Like Deng and Jiang, analysts say, Hu would want to avoid getting relegated into a lame duck position after retirement.
At stake for Hu is the chance to perpetuate his influence in the leading party bodies and policy-making institutions.
It will be a sign of Hu's continued political clout if he stays, but analysts say Hu can also ensure that by proxy.
"Even if he retires, he will not retire completely," said Joseph Cheng. "He wants to maintain continuity of his influence in the party and in the military."
Cheng noted that Fan Changlong, a regional commander of the People's Liberation Army, and Xu Qiliang, commander of the Chinese Air Force -- both recently appointed to the CMC -- are close to Hu.
Hu has marshaled much of his political capital to promote his top protégé, Li Keqiang, already in the party's inner circle and executive vice premier, as potential successor.
Whether Hu can install Li ahead of Xi Jinping, who is regarded as Jiang Zemin's choice, is deemed a measure of Hu's strength.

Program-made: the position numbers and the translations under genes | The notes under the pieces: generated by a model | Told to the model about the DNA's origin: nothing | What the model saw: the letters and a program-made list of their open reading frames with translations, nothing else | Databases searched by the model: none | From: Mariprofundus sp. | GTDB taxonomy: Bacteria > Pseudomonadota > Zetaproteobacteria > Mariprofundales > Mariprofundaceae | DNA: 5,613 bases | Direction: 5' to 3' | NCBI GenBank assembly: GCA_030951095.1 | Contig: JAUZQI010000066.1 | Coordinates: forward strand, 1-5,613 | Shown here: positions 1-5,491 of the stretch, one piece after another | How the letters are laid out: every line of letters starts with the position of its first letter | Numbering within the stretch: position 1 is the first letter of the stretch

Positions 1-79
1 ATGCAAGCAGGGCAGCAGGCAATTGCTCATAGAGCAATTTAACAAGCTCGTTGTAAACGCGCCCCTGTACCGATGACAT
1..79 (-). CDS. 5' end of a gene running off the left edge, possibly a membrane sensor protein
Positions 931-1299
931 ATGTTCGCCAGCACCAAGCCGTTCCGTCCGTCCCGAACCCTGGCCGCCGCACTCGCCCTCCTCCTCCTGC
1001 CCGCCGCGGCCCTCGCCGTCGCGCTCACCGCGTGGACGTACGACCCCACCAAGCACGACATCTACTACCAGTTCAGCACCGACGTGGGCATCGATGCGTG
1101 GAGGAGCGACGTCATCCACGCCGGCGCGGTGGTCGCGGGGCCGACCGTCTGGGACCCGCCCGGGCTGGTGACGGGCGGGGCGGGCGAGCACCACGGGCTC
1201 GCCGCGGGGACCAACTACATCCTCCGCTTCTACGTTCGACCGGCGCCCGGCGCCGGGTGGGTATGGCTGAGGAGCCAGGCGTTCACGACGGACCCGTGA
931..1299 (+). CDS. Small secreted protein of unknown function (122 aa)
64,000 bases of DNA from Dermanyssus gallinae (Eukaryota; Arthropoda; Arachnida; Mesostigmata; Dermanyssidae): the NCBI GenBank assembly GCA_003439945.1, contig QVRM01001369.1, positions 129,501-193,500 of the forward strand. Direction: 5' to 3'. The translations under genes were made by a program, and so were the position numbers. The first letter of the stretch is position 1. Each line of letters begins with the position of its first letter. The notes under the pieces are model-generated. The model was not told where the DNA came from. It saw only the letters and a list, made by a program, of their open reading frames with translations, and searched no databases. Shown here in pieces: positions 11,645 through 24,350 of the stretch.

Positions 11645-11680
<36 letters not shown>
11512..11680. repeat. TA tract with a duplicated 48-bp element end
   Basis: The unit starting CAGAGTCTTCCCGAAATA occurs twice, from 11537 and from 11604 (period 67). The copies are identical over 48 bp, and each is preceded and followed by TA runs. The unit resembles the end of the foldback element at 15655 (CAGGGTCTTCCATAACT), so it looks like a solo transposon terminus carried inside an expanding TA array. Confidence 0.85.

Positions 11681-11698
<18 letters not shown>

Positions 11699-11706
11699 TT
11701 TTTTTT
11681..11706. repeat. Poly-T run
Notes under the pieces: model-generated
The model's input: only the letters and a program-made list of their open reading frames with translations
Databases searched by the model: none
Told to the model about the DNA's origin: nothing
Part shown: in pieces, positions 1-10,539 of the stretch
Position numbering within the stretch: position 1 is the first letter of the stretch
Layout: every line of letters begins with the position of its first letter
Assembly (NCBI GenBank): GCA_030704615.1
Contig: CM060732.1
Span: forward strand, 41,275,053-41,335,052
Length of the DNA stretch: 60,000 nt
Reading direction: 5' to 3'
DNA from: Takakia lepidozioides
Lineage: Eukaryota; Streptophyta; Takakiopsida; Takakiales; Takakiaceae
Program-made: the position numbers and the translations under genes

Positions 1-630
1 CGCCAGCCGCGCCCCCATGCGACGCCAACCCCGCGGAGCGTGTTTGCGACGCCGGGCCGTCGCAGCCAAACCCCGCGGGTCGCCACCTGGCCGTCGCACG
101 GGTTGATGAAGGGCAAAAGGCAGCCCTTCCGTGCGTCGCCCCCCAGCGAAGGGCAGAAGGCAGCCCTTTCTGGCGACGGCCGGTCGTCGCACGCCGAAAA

Li is expected to move to the top, but not as Hu's successor as paramount leader.
Xi, 59, was elected last week as the ad hoc secretary general of the congress proceedings, another signal that he is firmly lined up to inherit Hu's top posts.
The only question that remains, experts say, is when Xi will take up the CMC chairmanship.
"Xi's position will be enhanced if Hu steps down now," said Wenran Jiang. "He can assume full institutional power. Of course, that will not change the basic dynamics that Xi is a team leader in a collective decision-making system. He will have to build consensus for any major policy initiatives."
Such a consensus will be even more important if Xi intends to pursue significant political reform measures.